Yesterday, I traveled to Albany with Cobble Hill resident and Brooklyn Bridge Park activist Judi Francis and three members of Daniel Squadron’s staff to witness Squadron’s swearing in as the new State Senator representing the 25th Senate District, which includes Brooklyn Heights and Cobble Hill, as well as DUMBO, parts of Williamsburg and Greenpoint, and lower Manhattan. Following the swearing-in ceremony, we remained in the gallery of the ornate Senate Chamber (see photo above), where we were witnesses to a historic transition. In last November’s election, Democrats gained a 32-30 majority in the New York State Senate, where they had been in the minority since the 1960s.However, following the election, three Democratic senators, including Carl Kruger of Brooklyn’s 14th District and two from the Bronx, threatened to scuttle their party’s victory by voting for the incumbent Republican majority leader, Dean Skelos of Nassau County, instead of the leader chosen by the Democratic caucus, Malcolm Smith of Queens, thereby continuing GOP control of the Senate unless certain demands were met. Among the demands of the so-called “Gang of Three” were leadership positions for themselves and an agreement that no bill allowing marriage of same-sex couples be allowed to reach the Senate floor this year.
An arrangement was finally concluded the night before the Senate’s opening session yesterday, under which the three dissidents agreed to vote for Smith and were given various committee chairmanships, including the powerful Finance Committee chair for Kruger. When asked if the deal included an agreement on same-sex marriage, Smith replied, as reported by NY1, “There was no quid pro quo.”
Nevertheless, as the swearing-in was completed and the Senate was called to order, there was a palpable tension in the air. An earlier deal with the Gang of Three had fallen apart; there was no assurance that this one wouldn’t at the last minute. A resolution making Sen. Smith the Temporary President of the Senate for the 2009 session (normally the Majority Leader holds this office; the “permanent” President is the Lieutenant Governor, an office that is now vacant and will remain so until the next gubernatorial election in 2010) was introduced by Sen. Klein (Democrat, Bronx and Westchester) and seconded, but a substitute resolution naming Sen. Skelos to the same office was introduced and seconded from the Republican side. A voice vote was taken, and the resolution naming Sen. Smith passed. No one demanded a roll call.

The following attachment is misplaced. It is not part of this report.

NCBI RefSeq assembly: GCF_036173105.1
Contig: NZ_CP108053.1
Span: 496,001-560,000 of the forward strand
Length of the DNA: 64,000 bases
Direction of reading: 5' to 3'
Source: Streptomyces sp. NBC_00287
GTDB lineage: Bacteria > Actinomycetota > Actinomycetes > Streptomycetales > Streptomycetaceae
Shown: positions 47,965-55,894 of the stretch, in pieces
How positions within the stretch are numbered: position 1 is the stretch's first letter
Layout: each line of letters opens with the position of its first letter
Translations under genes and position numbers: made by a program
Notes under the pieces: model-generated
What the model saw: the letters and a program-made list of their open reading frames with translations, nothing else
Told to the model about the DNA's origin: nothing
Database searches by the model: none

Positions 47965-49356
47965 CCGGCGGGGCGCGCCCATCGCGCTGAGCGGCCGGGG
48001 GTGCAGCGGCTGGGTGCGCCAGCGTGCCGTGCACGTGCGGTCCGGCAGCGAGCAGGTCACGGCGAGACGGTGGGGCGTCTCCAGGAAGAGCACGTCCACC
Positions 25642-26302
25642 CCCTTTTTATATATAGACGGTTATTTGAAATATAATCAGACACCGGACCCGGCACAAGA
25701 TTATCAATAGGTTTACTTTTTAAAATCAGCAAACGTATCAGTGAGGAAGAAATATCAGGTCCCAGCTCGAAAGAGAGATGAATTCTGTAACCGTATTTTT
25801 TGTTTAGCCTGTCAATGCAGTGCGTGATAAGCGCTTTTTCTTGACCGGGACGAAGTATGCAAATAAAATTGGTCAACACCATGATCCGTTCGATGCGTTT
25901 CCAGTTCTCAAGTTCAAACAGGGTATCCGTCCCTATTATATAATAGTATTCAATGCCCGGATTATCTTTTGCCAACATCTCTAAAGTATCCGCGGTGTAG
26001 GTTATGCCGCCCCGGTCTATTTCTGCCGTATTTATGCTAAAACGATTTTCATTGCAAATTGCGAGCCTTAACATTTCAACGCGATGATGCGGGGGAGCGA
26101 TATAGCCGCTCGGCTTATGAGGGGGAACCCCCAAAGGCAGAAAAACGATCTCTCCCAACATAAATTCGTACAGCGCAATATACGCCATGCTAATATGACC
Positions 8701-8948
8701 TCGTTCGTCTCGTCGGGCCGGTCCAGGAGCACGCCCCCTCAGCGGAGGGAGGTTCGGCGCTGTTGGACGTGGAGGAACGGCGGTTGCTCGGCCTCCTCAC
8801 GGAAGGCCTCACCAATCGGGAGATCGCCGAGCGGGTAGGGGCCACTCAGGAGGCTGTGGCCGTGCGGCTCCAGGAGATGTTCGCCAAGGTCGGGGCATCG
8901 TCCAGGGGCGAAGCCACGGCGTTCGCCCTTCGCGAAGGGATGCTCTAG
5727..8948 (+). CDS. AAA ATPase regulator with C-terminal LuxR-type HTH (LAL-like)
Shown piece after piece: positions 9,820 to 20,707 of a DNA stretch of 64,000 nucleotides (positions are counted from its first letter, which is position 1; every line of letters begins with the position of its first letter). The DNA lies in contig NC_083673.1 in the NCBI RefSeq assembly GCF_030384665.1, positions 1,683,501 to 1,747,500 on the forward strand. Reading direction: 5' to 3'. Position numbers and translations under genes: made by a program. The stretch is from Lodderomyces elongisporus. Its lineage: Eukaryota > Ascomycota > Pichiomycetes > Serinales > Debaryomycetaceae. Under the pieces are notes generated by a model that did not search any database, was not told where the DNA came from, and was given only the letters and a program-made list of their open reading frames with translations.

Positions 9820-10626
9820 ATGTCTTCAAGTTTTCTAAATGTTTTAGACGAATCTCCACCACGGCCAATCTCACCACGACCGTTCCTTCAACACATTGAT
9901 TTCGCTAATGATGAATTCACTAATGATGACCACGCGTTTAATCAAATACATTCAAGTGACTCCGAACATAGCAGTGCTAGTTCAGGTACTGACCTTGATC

Sen. Smith was then sworn in as the new Temporary President (see photo above) and assumed the office of Senate majority leader, the first Democrat in 43 years, and the first African American ever, to serve in those capacities.
Having gained control of the Senate, the Democrats now have charge of both houses of the Legislature, as well as the governorship. This has not happened since the 1930s. As a practical matter, this should make it easier for legislation to pass, provided that the Democrats are able to overcome fractiousness (their thin margin in the Senate means that it is easy for a few dissidents– witness the “Gang of Three”–to thwart the will of the majority). It means that Sen. Squadron, despite being a freshman, will have considerable influence. He has been named chairman of the Cities Committee, which has as its jurisdiction all legislation affecting cities (including New York City) in the State, including “home rule” matters. This may augur well for attempts to increase the City’s autonomy in policy matters, although any such proposals would also have to meet the approval of Assembly Speaker Sheldon Silver.
What effect it may have on matters directly affecting this neighborhood, such as Brooklyn Bridge Park, remains to be seen. Ms. Francis, who seeks a change of course back to what she describes as the original community-generated plan with ample provision for year-round recreation and no private residential buildings on park land, has been an enthusiastic supporter of Sen. Squadron and is hopeful. In any event, Squadron’s position as a member of a legislative majority is likely to mean that this community’s concerns will receive a more respectful hearing.